Voice acting and sound is somewhat … inconsistent. As with every Warhammer 40k video game I’ve ever played, the voices can be equally impressive and annoying. The music is orchestral and sweeping, if not repetitious after hours of play. All the combat sounds are fine – although there are times when they stopped working for a few moments. This doesn’t really detract from the actual game, since you are so focused on what’s going on that you don’t have time to pay attention. When it comes to cut scenes and movies, however, it can break you from immersion. I play Warhammer 40k video games for the experience, so there were times where I was a little flustered with the voice acting and music. Again, they gave me a pre-release press version, so all this might be fixed by the time it is completed. I hope so.
More importantly, the game play is good. It’s like every other successful RTS – things move smoothly when you have a solid plan and you know what all the doodads do. The variety of tactics is solid, and everything you do can matter in the endgame. I’m not going to go into the gritty game play details, since there are SO MANY. That’s not to say that it’s perfect, though. I’m not sure if there is a decent RNG that’s determining every shot as if I were rolling dice for the tabletop version, since everything is simultaneous. It’s not like every lined up shot hits, or every broadside misses when the enemy moves out of the arc of fire. It can be a brutal affair, especially if you make mistakes or forget to use special abilities correctly. Again, that makes it feel somewhat Warhammer 40k in essence. I’m not sure if everyone will like that kind of game play, though. What is damaged or catches on fire is definitely random if you’re not focusing fire, but that is also very miniature tabletop (the amount of tables in most space tabletop games is staggering). Everything is balanced, though, and that’s what matters.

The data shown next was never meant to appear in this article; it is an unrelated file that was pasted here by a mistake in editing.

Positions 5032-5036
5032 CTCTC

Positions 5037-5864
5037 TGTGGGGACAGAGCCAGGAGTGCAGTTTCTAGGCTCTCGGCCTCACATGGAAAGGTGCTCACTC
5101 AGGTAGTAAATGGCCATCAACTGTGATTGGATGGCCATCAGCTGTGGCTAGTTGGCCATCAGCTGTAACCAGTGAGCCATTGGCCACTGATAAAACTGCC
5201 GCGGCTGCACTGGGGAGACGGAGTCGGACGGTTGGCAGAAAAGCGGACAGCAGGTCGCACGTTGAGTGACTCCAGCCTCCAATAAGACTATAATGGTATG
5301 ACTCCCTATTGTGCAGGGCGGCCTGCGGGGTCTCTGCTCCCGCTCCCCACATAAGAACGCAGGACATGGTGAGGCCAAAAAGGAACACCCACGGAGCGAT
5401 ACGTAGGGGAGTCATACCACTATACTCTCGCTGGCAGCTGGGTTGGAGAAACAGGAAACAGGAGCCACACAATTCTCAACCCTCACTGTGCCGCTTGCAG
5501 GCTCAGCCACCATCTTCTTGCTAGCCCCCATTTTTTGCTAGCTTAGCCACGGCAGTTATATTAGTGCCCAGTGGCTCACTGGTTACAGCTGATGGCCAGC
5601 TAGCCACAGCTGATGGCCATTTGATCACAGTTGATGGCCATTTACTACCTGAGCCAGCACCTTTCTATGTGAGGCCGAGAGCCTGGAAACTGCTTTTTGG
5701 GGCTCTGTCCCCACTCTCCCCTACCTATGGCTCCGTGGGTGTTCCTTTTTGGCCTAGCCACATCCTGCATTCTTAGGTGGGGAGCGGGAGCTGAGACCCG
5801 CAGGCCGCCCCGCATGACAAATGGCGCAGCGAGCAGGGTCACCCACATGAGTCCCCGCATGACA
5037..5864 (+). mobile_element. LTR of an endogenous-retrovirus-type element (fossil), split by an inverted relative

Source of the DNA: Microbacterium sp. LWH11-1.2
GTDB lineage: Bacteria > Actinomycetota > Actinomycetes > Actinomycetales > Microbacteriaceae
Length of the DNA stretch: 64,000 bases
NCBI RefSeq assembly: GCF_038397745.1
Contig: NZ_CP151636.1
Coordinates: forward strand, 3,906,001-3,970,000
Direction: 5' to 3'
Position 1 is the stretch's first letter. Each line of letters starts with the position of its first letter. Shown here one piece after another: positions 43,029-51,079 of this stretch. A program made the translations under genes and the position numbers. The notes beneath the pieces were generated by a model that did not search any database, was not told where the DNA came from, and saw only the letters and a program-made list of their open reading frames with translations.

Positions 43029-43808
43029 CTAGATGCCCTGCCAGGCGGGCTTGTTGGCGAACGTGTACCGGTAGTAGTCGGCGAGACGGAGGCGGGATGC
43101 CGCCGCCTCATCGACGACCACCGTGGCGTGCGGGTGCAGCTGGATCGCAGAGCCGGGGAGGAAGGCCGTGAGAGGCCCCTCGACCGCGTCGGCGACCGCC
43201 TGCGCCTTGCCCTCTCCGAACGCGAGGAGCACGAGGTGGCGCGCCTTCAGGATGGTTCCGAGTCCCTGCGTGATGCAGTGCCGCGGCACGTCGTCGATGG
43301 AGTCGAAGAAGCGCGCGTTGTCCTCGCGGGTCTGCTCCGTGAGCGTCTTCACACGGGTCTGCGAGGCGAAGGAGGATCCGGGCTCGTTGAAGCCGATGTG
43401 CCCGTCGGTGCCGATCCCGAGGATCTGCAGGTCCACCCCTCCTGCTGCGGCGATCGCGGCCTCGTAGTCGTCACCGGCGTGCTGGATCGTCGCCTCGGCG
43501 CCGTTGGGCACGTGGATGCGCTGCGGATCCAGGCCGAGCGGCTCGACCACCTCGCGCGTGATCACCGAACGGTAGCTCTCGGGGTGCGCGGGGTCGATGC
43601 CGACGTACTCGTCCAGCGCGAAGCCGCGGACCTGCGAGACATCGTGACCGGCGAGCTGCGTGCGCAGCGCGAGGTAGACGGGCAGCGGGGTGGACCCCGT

It does deliver in spades when it comes to incorporating the old tabletop miniature game. Everything is well done, the game is smooth and there are a few rough edges to get around. Fans of RTS space combat or the old Battlefleet Gothic will most likely enjoy the game for the price. I’m probably going to buy it for full price and play it a lot. If you’re not into micro-managing fleets and watching combat from afar, then you should probably not buy the game. It’s essentially an animated version of a tabletop miniature game (how many times can I say that?) The beta did make me say “FOR THE EMPEROR!” a few times, that’s for sure.